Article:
This month’s IWSG Question: What’s harder for you to come up with, book titles or character names?
Before I get talking about book titles and character names, allow me a moment to give a shout out to this month’s most excellent hosts: Beverly Stowe McClure, Tyrean Martinson, and Ellen @ The Cynical Sailor. Thank you all for hosting this month’s IWSG blog hop. And if you haven’t heard of the Insecure Writer’s Support Group, you should take a moment jump over to their website and check them out. In addition to being a fantastic community of writer’s focused on supporting each other, the IWSG website has compiled a tremendous library of resources (articles, websites, opportunities).
Shout out finished, let’s get back to the question at hand.
Okay, confession, I don’t put a lot of thought into either of these two processes. I know, I know. That’s terrible of me. I agree with you.
A Rose By Any Other Name
A book’s title is critically important. It’s on the cover. Part of the “hook.” It helps a potential reader make that all-important snap-judgment decision to investigate further or pass over a book on the shelf for something better. I know that. But, I also recognize that an agent and/or an editor will be far more skilled at coming up with a title than I ever will be. If I pick a stinker of a title for a great story, and that story gets scooped up by an agent and sold to a publishing house with editors and marketers and publicists, someone, somewhere is going to notice the terrible title. Someone (with far more skill and expertise that I) will almost certainly come up with a knock-my-socks-off dazzling replacement that I would never have thought of.
And, I’m fine with that. Better than fine. I feel relieved in my certainty of it. The pressure is off for me. Heck, I might as well title everything “This title is temporary,” because if the story is good enough, someone will help me come up with something better.
Culture and History
I’ve read countless articles about the importance of picking the right name for characters in a story. In my first semester of grad school, I used an online name generator to name my characters. Then, my mentor at the time– Tracy Baptiste–sat me down and gave me a heart to heart on how careful I needed to be when naming my characters. Unfortunately, many of the names I’d chosen carried various Judeo-Christian legacies and meanings of which I was unaware. Oops. I was writing a secondary world fantasy in which the Abrahamic religions weren’t even a thing. Yet, I’d populated it with people bearing Abrahamic names like Jordan and Goodman. Didn’t work so well, even if the names sounded “nice.”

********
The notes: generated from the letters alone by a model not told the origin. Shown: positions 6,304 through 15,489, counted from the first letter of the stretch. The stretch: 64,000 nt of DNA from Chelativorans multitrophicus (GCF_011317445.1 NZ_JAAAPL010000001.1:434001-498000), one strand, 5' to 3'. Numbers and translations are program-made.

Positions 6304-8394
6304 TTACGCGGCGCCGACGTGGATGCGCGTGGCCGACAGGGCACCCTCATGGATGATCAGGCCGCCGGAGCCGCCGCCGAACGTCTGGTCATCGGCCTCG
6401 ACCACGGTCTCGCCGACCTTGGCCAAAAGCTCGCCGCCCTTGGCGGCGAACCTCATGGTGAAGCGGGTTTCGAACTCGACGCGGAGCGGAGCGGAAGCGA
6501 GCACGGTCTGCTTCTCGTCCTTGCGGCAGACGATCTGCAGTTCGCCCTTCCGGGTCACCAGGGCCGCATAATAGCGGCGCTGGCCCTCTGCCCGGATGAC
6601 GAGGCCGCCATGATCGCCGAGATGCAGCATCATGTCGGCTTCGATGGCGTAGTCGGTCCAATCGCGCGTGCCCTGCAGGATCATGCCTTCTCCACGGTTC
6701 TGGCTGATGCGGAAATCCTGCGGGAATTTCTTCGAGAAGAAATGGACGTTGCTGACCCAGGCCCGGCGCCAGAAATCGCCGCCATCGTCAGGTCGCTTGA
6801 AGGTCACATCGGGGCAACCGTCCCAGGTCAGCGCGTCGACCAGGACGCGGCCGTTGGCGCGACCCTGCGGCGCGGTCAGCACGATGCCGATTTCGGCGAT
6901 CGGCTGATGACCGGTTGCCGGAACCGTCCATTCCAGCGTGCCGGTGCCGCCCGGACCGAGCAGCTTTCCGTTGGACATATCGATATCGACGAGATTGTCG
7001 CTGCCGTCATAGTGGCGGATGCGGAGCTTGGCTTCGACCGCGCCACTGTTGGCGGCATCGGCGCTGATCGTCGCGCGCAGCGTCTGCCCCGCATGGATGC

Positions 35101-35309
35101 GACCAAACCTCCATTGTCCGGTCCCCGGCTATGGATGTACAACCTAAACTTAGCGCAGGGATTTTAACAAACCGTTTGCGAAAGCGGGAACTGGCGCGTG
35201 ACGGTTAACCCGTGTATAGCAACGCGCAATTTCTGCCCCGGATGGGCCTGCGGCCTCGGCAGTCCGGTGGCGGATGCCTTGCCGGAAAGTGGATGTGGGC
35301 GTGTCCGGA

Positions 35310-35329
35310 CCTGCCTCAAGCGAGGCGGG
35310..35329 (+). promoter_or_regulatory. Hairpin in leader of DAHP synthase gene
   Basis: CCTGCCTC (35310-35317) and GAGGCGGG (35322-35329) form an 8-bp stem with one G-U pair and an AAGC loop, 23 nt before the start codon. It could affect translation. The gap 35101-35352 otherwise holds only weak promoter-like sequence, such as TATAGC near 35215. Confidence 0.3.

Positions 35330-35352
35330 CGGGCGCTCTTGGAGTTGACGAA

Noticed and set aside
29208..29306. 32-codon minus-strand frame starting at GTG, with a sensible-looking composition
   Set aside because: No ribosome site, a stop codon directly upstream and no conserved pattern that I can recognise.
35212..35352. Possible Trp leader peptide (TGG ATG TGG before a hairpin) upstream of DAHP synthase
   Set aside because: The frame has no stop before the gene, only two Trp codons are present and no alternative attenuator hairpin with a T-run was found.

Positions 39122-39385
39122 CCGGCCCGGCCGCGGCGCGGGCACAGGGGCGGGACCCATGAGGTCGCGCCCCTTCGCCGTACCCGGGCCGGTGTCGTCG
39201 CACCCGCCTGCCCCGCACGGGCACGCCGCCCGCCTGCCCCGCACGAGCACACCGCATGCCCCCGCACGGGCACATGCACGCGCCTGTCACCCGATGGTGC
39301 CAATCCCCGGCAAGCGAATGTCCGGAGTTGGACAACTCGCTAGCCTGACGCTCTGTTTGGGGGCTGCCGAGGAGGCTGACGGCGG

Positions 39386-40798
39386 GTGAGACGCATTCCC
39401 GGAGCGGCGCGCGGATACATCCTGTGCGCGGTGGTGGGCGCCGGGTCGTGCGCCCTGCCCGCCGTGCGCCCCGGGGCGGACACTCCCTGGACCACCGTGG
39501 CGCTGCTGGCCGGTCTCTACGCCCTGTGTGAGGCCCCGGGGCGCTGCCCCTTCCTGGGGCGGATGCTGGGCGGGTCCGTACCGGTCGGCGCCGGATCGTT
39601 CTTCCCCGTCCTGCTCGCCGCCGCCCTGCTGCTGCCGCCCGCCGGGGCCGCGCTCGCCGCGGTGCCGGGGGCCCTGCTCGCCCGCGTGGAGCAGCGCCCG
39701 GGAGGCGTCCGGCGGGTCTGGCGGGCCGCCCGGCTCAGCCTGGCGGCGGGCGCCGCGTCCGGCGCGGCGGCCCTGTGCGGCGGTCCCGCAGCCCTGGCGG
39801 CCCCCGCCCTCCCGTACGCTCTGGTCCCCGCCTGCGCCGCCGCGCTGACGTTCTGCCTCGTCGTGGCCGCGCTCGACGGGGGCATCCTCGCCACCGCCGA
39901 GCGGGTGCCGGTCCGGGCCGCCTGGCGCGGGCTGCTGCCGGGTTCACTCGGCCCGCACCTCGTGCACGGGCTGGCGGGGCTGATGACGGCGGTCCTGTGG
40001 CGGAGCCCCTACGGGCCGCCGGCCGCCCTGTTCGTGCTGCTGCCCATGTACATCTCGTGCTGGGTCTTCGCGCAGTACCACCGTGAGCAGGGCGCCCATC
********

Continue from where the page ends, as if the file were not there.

So, that’s a thing to consider. Does a particular name have historical meaning, context? Is it the product of a culture with distinct identifiers? Maybe that’s something you can use. A shortcut strategy for characterization. Is your MC a self-entitled rich snot? Well, you could do what Mackenzie Lee did in The Gentlemen’s Guide to Vice and Virtue and name him Montague. Gail Carriger gives her high society ladies names like Sephronia and Primrose and Prudence. If you’re going for irony, you might call the shrinking violet in your story Maxwell Steele (a power name if ever I’ve heard one). Maybe you want your readers to sense the strength and moral conviction at the root of your leading heroine’s personality, so you name her Joan (as in Joan of Arc?).
There’s a danger in being too overt with this technique, though. Stephen King got a raft of criticism for naming his main character in The Green Mile John Coffey because the initials were J.C. ( as in Jesus Christ) and John Coffey was kind of a sacrificial Christ-like figure in the book. Now, King is huge. He’s well established in his career, so he basically told his critics to stop taking everything so seriously. One day, I hope to be in a similar position, but that might take a while.
Sibilance is also an important consideration when choosing a name for a character. Lyricism can’t be underestimated. It’s what I tend to focus most on. Does the name have a pleasing sound? The flow of consonants and vowels, soft or hard stops embedded within a name, which syllable carries the emphasis all affect the emotional centers of the brain.
I’ll give you an example. Consider these two names: Daphne, and Korinn. Physically, who is the taller, more athletic character? Who is more emotionally sensitive? Can you tell what gender the two characters are? With Daphne, that’s a classically female name, but what about Korinn? I made it up. It’s gender ambiguous but carries psychologically masculine overtones because of the hard “K” sound, and the long (powerful) ō, which also carries the syllabic emphasis, that rolls into that “r” sound. R’s sound animalistic. The sounds of the two names are already impacting your pre-conceived ideas about the characters.